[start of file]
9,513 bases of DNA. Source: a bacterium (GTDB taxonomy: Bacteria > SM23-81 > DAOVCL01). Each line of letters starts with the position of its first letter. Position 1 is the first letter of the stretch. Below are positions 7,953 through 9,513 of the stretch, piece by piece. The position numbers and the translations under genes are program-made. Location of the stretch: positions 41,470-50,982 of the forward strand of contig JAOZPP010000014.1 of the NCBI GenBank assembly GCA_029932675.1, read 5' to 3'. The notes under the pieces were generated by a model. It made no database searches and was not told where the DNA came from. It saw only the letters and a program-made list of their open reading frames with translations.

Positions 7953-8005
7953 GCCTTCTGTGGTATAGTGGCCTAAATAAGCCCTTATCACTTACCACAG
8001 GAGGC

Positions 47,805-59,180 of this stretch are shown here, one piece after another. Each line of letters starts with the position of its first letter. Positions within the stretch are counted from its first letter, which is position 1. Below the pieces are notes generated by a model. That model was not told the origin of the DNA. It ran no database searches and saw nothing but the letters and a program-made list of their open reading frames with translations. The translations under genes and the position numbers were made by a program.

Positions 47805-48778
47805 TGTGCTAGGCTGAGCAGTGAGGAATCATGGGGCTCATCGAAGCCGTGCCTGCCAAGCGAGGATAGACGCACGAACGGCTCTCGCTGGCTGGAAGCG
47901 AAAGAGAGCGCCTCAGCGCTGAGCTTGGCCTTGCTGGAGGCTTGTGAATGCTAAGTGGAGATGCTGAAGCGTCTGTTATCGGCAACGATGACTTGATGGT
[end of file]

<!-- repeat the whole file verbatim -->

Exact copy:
9,513 bases of DNA. Source: a bacterium (GTDB taxonomy: Bacteria > SM23-81 > DAOVCL01). Each line of letters starts with the position of its first letter. Position 1 is the first letter of the stretch. Below are positions 7,953 through 9,513 of the stretch, piece by piece. The position numbers and the translations under genes are program-made. Location of the stretch: positions 41,470-50,982 of the forward strand of contig JAOZPP010000014.1 of the NCBI GenBank assembly GCA_029932675.1, read 5' to 3'. The notes under the pieces were generated by a model. It made no database searches and was not told where the DNA came from. It saw only the letters and a program-made list of their open reading frames with translations.

Positions 7953-8005
7953 GCCTTCTGTGGTATAGTGGCCTAAATAAGCCCTTATCACTTACCACAG
8001 GAGGC

Positions 47,805-59,180 of this stretch are shown here, one piece after another. Each line of letters starts with the position of its first letter. Positions within the stretch are counted from its first letter, which is position 1. Below the pieces are notes generated by a model. That model was not told the origin of the DNA. It ran no database searches and saw nothing but the letters and a program-made list of their open reading frames with translations. The translations under genes and the position numbers were made by a program.

Positions 47805-48778
47805 TGTGCTAGGCTGAGCAGTGAGGAATCATGGGGCTCATCGAAGCCGTGCCTGCCAAGCGAGGATAGACGCACGAACGGCTCTCGCTGGCTGGAAGCG
47901 AAAGAGAGCGCCTCAGCGCTGAGCTTGGCCTTGCTGGAGGCTTGTGAATGCTAAGTGGAGATGCTGAAGCGTCTGTTATCGGCAACGATGACTTGATGGT